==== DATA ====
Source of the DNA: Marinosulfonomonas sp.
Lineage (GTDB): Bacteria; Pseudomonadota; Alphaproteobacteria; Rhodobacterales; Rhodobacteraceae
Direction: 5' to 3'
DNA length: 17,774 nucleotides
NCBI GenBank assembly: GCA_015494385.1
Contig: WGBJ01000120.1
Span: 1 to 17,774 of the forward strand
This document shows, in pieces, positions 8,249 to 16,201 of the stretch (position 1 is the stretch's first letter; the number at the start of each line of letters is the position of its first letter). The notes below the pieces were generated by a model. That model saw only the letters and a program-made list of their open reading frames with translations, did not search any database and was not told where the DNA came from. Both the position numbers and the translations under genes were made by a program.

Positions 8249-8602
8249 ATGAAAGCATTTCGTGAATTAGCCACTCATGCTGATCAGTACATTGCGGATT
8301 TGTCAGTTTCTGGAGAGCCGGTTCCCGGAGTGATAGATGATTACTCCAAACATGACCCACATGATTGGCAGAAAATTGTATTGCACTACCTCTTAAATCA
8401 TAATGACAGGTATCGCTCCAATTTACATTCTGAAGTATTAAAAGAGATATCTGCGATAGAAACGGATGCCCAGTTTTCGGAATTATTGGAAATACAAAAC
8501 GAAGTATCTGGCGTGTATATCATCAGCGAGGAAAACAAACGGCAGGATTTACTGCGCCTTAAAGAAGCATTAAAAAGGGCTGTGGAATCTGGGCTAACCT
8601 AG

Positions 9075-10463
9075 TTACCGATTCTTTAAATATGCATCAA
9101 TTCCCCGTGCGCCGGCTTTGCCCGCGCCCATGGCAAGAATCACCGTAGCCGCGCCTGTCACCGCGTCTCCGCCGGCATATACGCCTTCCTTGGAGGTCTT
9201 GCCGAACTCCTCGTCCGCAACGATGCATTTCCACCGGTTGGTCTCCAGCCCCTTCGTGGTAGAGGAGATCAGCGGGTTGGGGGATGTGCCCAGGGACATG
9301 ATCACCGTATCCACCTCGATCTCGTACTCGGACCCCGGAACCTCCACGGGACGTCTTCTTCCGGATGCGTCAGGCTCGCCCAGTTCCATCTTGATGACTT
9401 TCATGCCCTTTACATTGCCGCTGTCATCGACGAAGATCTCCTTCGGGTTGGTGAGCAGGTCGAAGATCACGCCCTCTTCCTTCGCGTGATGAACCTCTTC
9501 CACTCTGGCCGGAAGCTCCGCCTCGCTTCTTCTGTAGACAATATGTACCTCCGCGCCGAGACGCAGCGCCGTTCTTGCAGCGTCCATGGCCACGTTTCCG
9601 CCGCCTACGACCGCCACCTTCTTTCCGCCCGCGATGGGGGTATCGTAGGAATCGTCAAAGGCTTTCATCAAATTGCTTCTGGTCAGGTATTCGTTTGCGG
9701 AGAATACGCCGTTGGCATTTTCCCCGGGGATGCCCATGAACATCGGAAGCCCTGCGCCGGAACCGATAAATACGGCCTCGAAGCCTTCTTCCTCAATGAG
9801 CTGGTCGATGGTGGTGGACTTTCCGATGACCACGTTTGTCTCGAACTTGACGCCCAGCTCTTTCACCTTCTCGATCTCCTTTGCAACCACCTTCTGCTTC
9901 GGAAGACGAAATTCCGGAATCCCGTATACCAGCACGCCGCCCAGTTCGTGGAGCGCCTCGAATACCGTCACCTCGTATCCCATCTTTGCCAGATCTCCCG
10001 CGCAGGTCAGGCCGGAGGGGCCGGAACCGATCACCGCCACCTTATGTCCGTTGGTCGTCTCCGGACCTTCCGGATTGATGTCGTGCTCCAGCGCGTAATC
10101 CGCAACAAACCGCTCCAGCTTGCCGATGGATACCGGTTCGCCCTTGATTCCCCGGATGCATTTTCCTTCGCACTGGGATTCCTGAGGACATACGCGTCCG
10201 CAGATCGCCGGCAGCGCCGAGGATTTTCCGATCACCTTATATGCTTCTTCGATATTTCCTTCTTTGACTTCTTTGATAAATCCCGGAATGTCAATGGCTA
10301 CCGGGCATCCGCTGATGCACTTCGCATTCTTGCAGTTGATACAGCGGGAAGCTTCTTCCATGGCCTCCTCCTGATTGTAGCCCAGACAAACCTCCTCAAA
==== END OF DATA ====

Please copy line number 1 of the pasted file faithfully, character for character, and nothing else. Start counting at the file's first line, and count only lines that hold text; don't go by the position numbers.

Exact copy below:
Source of the DNA: Marinosulfonomonas sp.